OR: I think it comes from a profound crisis of identity, the term identity is new—today we speak of French identity, Sarkozy had launched this term as a theme of reflection—if you look at texts forty, fifty, one-hundred years ago, no one spoke of French identity. Some people spoke of French culture, of the French Republic, of many things, but not identity, the idea that a culture could be reduced to an identity, no one thought of this. Why? Because I think there was a strong link to the Republic—or to the monarchy for those who were royalists—but there was a strong connection to the state. Nobody questioned the existence of something called “France.” Today there is a serious crisis of political identification. We have two profound changes of French society that happened at the same time. The first is immigration, and the second is the European project. There is a gap between the political scene and the national scene. There are decisions taken in Brussels that are not taken by the French parliament or government. At the outset, there was a new population which arrived which had a different culture, not just a different religion, but a different culture. So there is a sense that French society is questioned from above through the weakening of the nation-state and from below through multiculturalism and this leads to fearful reactions—reactions of anxiety and fear, whereby some people try to find refuge in the invocation of identity. But we do not know what identity is. When the National front speaks of identity, it refers to a picnic with red wine, saucission (pork sausage), and folklore music—things which are completely marginal to a real culture so for me, “French identity” means nothing. French culture has a meaning but it is itself very diverse so I think this question of identity is a response to a political and social crisis which is real and which exists.
MFC: What is a “moderate Muslim” in the French context, since the definition differs in different societies?
OR: In the French context, something which is very explicit among politicians, journalists, etc., is that political radicalization—jihad, terrorism is a consequence of religious extremism—the idea that the more people become religious, the more they become politically radical—this is the assumption, the premise of the reasoning which leads the authorities to say that to resolve the problem there is a need to develop an Islam which is theologically “moderate.” And as you know, in the police files, concerning Muslims who wish to get a security clearance to work at an airport, etc., their religious practice is noted. This is not new—in 1905, the French ministry of defense, which was under the control of radical secularists, had files on French officers noting their degree of religious practice—did they go to church every week, with a prayer book, etc., so it is not just Islamophobia. It is linked to this phobia of religion and the view that religion ultimately leads to fanaticism, which is a secular idea by definition.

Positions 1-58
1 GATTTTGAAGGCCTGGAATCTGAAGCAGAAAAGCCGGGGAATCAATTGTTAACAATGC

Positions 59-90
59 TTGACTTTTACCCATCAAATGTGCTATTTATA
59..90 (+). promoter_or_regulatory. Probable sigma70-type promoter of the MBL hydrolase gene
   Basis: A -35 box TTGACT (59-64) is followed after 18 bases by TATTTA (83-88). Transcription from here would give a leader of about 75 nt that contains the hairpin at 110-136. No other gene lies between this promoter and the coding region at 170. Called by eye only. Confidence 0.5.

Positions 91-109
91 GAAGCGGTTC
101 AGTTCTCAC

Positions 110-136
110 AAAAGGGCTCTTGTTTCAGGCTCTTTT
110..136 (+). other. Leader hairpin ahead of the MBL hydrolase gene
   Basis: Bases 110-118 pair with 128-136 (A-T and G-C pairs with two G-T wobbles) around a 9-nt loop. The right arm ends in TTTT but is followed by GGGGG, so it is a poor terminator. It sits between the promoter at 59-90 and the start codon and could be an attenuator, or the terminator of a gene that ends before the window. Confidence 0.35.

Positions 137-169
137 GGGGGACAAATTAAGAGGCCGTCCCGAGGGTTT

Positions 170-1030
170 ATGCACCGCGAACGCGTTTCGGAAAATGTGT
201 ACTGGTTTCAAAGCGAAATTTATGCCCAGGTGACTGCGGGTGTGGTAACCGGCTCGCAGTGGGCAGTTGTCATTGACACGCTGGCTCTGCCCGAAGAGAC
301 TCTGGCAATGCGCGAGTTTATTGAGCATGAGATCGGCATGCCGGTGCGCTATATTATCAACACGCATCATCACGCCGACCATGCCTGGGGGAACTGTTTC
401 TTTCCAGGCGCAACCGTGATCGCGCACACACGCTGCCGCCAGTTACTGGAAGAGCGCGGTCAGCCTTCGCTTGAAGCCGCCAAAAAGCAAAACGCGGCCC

It is not understood in French society how someone can be religiously radical while being totally politically moderate–while of course it exists. Take even a priest (moines)—his is a religiously radical decision since he has decided to dedicate his life to religion exclusively, but he is someone very pacifist and moderate. But because we no longer see priests in public spaces, we have forgotten this and we do the same thing with Muslims. So a Muslim who prays five times a day is considered a potential radical. This will be found in police files and in the view of many people. Hence the idea which was launched by an adviser to the government that the state should train laic imams, in other words, moderate imams—there is a need to reform Islam, theologically, that women are the equals of men etc. for example, but the problem is that the state—the secular state—must not interfere in a theological debate, otherwise it is no longer secular. There is meant to be a separation between the state and religion, and secondly, if one is consistent, it should be done with all religions, but no one is asking the Catholic Church to ordain female priests. There were reforms on this. The law of 1905 refused to recognize Catholic hierarchies. That the pope had authority over bishops, this was only recognized in 1924. There is an old French Republican tradition that demands churches reform in line with the demands of the Republic—it is not only Islam.
I think Muslims often, when they do not know French history well, put everything on the back of racism, but it is deeper than that. My response is simple, the secular state should not delve into theology—and secondly, what is a religious reform? Martin Luther was a reformist, Calvin was a reformer, but they were not moderates—you need only look at American evangelicals, they are not moderates. There is not “moderate” religion and the question should only be asked in political terms. Hence a moderate Muslim is one who condemns violence and jihadism—OK—there is no need to ask what he thinks of the Quran, of prayer—this is the separation between church and state—it must not be a political question.